The Greensboro-based Hillsdale Fund has awarded Guilford College a $30,000 grant to support start-up funds for a sustainable food systems (SFS) major that the College will launch in spring 2017.
Guilford is the first four-year college in North Carolina with a major focused on sustainability, food justice and food advocacy. A third of students’ credits toward the major will be earned through high-impact experiential learning such as internships, research, service learning and skills courses.
The major will fully integrate the nationally rated Guilford College Farm into the academic program, and it will support existing efforts and find new ways to fight hunger and food hardship in the Greensboro-High Point area by coordinating curricular and co-curricular learning opportunities.
“This unique major is rooted in Guilford College’s core values, and it will produce graduates poised to make a difference in Guilford County and beyond,” said Kyle Dell, associate professor of political science and co-chair of environmental studies. “As an institution committed to social justice and local impact, Guilford is perfectly positioned to help build a sustainable food system for our area.”
The new SFS program was approved by the faculty and administration in December, and since that time the College has been seeking support from local foundations, alumni and other individuals for an accelerated launch.
The Hillsdale Fund was established in 1963 by the family of Lunsford Richardson, founder of the Vick Chemical Company. It provides funding to a wide range of nonprofit organizations.
“We are deeply grateful to the Hillsdale Fund for making the initial grant to support our start-up expenses for sustainable food systems faculty development, curriculum and community engagement,” said Ara Serjoie, vice president for advancement.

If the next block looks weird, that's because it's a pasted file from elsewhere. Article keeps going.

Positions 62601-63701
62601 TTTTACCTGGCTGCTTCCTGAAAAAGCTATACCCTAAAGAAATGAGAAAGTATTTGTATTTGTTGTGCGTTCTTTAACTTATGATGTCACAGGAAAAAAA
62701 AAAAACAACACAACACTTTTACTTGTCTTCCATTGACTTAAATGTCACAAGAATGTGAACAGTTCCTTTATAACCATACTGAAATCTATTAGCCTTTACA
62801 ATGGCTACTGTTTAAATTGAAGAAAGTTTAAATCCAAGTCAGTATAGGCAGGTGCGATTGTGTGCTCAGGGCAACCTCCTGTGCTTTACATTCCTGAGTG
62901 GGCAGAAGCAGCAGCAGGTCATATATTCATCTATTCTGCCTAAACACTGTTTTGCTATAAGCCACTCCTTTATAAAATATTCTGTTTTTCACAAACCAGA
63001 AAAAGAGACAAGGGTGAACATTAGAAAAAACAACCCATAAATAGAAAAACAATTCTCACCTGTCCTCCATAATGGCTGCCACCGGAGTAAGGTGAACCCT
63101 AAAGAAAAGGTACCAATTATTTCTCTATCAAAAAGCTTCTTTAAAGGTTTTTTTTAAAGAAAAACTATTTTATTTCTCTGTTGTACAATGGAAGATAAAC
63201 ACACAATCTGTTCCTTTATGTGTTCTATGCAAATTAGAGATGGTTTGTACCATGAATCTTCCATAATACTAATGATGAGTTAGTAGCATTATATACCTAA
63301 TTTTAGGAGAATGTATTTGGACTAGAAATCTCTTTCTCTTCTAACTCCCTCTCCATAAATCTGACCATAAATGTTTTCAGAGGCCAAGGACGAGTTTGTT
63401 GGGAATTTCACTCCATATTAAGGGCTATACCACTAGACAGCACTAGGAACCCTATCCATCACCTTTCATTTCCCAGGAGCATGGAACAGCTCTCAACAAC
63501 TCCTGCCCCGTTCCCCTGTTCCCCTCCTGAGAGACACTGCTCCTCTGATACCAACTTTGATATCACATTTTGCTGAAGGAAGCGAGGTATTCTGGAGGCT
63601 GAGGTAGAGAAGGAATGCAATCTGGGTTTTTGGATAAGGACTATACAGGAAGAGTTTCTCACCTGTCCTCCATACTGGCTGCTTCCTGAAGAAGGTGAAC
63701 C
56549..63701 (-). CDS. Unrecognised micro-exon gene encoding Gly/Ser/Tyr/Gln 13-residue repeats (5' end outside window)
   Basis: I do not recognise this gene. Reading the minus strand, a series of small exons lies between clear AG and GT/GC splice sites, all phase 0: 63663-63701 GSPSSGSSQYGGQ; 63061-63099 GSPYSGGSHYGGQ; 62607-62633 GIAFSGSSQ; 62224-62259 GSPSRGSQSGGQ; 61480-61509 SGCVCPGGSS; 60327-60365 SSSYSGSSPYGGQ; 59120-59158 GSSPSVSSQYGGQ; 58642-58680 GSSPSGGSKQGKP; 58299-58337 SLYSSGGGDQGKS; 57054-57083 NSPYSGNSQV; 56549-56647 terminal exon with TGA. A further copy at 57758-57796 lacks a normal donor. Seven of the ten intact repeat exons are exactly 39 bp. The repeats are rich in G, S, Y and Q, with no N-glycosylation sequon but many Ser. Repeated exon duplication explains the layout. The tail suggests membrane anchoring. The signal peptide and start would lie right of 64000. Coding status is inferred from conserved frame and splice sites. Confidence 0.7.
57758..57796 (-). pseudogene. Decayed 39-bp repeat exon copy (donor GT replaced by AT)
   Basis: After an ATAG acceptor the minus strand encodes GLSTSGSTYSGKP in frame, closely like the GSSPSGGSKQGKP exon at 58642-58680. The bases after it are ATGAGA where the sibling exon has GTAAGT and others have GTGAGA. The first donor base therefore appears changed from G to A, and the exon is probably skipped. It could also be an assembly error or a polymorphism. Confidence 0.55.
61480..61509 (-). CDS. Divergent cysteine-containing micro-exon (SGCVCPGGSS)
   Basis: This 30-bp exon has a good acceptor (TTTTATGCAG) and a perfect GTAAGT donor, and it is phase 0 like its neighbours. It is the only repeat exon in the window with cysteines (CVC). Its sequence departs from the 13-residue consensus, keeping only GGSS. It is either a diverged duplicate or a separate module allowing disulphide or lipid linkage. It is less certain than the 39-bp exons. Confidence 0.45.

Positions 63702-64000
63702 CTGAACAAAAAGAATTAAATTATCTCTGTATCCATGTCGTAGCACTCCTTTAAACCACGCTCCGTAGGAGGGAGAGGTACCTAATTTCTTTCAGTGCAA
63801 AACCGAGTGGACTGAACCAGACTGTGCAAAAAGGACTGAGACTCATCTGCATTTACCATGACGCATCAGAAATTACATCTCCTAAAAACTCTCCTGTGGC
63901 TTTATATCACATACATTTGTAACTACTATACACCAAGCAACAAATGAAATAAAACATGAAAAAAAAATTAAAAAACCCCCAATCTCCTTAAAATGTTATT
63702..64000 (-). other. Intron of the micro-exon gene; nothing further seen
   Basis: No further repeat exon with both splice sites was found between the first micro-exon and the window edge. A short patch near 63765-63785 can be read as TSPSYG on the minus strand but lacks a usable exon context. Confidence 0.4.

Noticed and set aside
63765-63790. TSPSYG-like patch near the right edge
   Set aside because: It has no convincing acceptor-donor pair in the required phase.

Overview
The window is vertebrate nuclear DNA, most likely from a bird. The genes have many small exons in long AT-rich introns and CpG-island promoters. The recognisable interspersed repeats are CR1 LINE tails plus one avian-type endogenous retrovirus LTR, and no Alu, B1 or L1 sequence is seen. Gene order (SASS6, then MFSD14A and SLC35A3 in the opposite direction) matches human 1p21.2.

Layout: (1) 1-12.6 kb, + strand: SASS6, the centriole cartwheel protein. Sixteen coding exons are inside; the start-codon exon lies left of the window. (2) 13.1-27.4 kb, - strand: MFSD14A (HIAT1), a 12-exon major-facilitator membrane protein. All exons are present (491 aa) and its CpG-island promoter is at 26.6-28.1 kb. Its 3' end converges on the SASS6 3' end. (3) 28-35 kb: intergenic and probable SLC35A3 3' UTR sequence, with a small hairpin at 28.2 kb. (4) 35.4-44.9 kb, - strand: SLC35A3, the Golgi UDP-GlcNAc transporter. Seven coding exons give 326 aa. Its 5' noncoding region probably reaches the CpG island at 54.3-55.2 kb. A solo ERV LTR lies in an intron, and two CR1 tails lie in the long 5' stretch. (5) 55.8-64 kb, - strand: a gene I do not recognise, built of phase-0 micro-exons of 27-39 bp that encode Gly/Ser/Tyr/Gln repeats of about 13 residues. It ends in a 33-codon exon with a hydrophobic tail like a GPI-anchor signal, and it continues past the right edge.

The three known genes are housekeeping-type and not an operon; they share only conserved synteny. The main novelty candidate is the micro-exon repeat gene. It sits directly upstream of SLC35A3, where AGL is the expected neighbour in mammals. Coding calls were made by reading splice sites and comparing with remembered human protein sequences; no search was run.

In developing the new major, Guilford faculty members and students incorporated hands-on learning based on their examination of sustainable food programs at other institutions. They were advised by food studies pioneer Molly Anderson of Middlebury College.
“Educating and preparing a new generation of community members requires an institution of higher education that has a proven track record of producing graduates prepared to engage in the critical and creative work necessary to rebuild a more socially just food system to sustain our ommunity,” says Kyle.
Guilford College students have volunteered in food justice for many years, providing a direct benefit to county residents struggling with food hardship. For example, Helen Mandalinic ’14 helped establish a mobile market that brings free produce to the Glenhaven neighborhood and spearheaded the community kitchen, which re-purposes cafeteria surplus to feed the homeless. She received the 2013 NC Campus Compact Community Impact Student Award for her work to feed the hungry.
“An accelerated launch of the new SFS program will scale up opportunities for students like Helen to engage in serious academic study and practical work in food systems in Guilford County,” says Marlene McCauley, professor of geology and earth sciences and co-chair of environmental studies.
Guilford’s farm, one of the Top 30 Sustainable College-Run Farms nationally, supplies fresh fruit, vegetables and herbs to the dining hall, a CSA, an on-campus farmers market and several off-campus grocery stores and restaurants. It will support the major as a living laboratory, offering skills courses and practicums every semester.